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Brazilian States Conduct Internal Border Operation to Combat Organized Crime

Brazilian States Conduct Internal Border Operation to Combat Organized Crime

By Andréa Barretto/Diálogo
January 08, 2021

In late October 2020, in addition to ongoing surveillance activities along Brazilian borders with 10 neighboring countries, Brazilian military and security forces turned their focus inward to internal boundaries among Brazilian states, regions that are known routes for organized crime to transport drugs, weapons, and other illegal merchandise that enter and leave the country.

During the third edition of Operation Integrated Borders, October 24 to November 2, four Brazilian states (São Paulo, Minas Gerais, Mato Grosso do Sul, and Paraná) combined their teams and security institutions, launching their operations simultaneously. Some 20,000 police officers, highway patrol and Internal Revenue Service agents, firefighters, and service members carried out search and seizure warrants, in addition to patrolling the roads that cross these locations.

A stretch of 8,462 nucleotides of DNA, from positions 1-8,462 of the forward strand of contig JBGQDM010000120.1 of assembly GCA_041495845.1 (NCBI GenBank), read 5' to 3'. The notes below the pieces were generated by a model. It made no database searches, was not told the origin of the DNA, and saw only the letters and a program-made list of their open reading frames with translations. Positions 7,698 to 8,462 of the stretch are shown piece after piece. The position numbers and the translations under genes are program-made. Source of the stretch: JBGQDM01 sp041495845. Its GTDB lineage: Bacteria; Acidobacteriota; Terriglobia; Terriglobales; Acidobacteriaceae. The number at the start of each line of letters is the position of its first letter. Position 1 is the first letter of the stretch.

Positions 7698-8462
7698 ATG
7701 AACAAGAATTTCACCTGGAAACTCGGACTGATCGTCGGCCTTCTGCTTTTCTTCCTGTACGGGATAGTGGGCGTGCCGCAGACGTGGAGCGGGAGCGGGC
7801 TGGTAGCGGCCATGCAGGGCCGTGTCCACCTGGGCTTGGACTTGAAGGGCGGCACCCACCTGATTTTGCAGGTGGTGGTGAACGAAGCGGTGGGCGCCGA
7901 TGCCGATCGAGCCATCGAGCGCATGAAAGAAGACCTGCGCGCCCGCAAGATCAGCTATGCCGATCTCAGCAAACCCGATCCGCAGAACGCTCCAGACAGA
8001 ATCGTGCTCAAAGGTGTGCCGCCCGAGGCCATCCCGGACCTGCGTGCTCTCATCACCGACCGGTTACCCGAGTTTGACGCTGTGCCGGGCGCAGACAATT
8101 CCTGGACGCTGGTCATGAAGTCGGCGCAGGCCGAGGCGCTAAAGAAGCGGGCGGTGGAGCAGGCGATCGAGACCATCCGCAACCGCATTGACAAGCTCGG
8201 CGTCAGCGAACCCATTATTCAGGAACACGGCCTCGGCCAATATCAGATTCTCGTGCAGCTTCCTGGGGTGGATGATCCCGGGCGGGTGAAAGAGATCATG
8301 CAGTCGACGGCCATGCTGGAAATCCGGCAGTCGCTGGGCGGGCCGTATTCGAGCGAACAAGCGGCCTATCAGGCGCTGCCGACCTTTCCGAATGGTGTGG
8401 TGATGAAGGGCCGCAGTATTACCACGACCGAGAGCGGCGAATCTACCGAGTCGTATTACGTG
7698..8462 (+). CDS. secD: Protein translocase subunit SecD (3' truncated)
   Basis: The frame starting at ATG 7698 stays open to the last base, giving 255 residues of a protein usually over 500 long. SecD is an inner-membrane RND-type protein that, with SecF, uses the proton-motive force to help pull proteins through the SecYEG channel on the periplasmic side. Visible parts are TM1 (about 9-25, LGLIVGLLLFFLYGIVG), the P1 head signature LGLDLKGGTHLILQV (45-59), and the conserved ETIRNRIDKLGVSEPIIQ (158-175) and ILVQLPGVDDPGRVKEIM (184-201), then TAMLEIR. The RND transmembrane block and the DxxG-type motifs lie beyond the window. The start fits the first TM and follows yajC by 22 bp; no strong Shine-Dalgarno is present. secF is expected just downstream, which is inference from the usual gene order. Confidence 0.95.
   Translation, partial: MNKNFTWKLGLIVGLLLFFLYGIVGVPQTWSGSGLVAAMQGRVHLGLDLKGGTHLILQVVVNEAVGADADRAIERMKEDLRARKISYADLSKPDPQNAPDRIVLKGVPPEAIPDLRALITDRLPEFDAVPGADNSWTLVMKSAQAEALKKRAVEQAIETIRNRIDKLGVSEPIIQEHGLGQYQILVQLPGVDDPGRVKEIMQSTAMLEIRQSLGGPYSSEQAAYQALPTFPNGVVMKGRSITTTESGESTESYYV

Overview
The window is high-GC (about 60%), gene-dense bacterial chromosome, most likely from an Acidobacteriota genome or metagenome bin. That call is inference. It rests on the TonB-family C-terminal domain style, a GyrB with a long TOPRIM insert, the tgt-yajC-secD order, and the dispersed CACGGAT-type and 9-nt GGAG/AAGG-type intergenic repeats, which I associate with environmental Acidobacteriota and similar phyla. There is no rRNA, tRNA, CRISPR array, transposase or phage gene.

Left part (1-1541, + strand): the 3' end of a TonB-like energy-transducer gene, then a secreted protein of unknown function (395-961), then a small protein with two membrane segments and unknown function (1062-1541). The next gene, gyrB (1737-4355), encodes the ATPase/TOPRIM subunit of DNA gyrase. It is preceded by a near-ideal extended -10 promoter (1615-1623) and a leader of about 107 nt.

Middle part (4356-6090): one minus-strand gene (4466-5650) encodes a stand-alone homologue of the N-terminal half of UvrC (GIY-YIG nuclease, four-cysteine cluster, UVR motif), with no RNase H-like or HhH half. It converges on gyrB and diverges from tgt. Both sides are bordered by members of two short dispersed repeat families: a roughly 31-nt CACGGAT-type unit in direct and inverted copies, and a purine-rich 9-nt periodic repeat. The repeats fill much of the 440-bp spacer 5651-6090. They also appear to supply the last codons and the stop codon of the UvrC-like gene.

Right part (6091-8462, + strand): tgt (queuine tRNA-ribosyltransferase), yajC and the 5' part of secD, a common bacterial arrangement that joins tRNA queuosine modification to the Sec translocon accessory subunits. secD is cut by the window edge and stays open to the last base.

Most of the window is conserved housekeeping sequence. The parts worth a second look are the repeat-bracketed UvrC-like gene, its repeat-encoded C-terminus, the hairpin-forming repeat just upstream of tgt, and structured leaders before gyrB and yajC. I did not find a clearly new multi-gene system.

During Operation Integrated Borders III, road blocks were set up along routes commonly used by organized crime in Brazil. (Photo: Government of Paraná)

Roadblocks were set up to stop and inspect vehicles. As a result, more than 4.5 tons of drugs were seized in Mato Grosso do Sul alone — a state that shares a border with Bolivia and Paraguay. The amount seized in all four states exceeded 7 tons. The operation seized a total of 114 illegal weapons and recovered 54 stolen vehicles.

Police officers served arrest warrants to individuals wanted for crimes. Some of them had been previously sentenced and others had warrants for their temporary arrests. The warrants served and detentions conducted on the scene of a crime resulted in the arrests of 1,427 individuals in the four states.

The results of Operation Integrated Borders were positive and there are plans for future joint missions between security and military forces of each state. “This is a dream, a job that represents the greatest asset for the population: their safety. We will continue with these operations, because where there is integration, crime decreases. Integration is the action of this command,” said São Paulo’s Public Security Secretary João Camilo Pires de Campos.